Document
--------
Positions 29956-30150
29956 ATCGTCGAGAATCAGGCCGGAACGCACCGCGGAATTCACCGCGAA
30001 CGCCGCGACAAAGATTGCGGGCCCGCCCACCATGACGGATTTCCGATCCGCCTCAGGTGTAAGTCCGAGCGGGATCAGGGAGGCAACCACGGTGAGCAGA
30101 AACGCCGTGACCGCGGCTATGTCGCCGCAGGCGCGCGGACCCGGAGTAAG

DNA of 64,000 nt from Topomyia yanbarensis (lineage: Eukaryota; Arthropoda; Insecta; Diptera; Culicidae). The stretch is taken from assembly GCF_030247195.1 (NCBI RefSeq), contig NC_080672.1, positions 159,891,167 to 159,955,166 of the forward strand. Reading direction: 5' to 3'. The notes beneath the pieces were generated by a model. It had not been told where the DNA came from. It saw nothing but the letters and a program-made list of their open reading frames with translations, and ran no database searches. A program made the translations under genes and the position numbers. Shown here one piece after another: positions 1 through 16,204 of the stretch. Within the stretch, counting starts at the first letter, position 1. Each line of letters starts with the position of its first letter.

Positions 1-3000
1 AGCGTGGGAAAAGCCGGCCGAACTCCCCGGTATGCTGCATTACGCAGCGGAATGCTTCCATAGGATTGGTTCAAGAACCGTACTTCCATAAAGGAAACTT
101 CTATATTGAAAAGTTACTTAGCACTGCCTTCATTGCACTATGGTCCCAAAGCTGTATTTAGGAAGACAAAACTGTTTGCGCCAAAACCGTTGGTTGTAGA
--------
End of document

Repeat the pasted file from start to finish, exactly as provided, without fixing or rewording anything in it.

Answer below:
Positions 29956-30150
29956 ATCGTCGAGAATCAGGCCGGAACGCACCGCGGAATTCACCGCGAA
30001 CGCCGCGACAAAGATTGCGGGCCCGCCCACCATGACGGATTTCCGATCCGCCTCAGGTGTAAGTCCGAGCGGGATCAGGGAGGCAACCACGGTGAGCAGA
30101 AACGCCGTGACCGCGGCTATGTCGCCGCAGGCGCGCGGACCCGGAGTAAG

DNA of 64,000 nt from Topomyia yanbarensis (lineage: Eukaryota; Arthropoda; Insecta; Diptera; Culicidae). The stretch is taken from assembly GCF_030247195.1 (NCBI RefSeq), contig NC_080672.1, positions 159,891,167 to 159,955,166 of the forward strand. Reading direction: 5' to 3'. The notes beneath the pieces were generated by a model. It had not been told where the DNA came from. It saw nothing but the letters and a program-made list of their open reading frames with translations, and ran no database searches. A program made the translations under genes and the position numbers. Shown here one piece after another: positions 1 through 16,204 of the stretch. Within the stretch, counting starts at the first letter, position 1. Each line of letters starts with the position of its first letter.

Positions 1-3000
1 AGCGTGGGAAAAGCCGGCCGAACTCCCCGGTATGCTGCATTACGCAGCGGAATGCTTCCATAGGATTGGTTCAAGAACCGTACTTCCATAAAGGAAACTT
101 CTATATTGAAAAGTTACTTAGCACTGCCTTCATTGCACTATGGTCCCAAAGCTGTATTTAGGAAGACAAAACTGTTTGCGCCAAAACCGTTGGTTGTAGA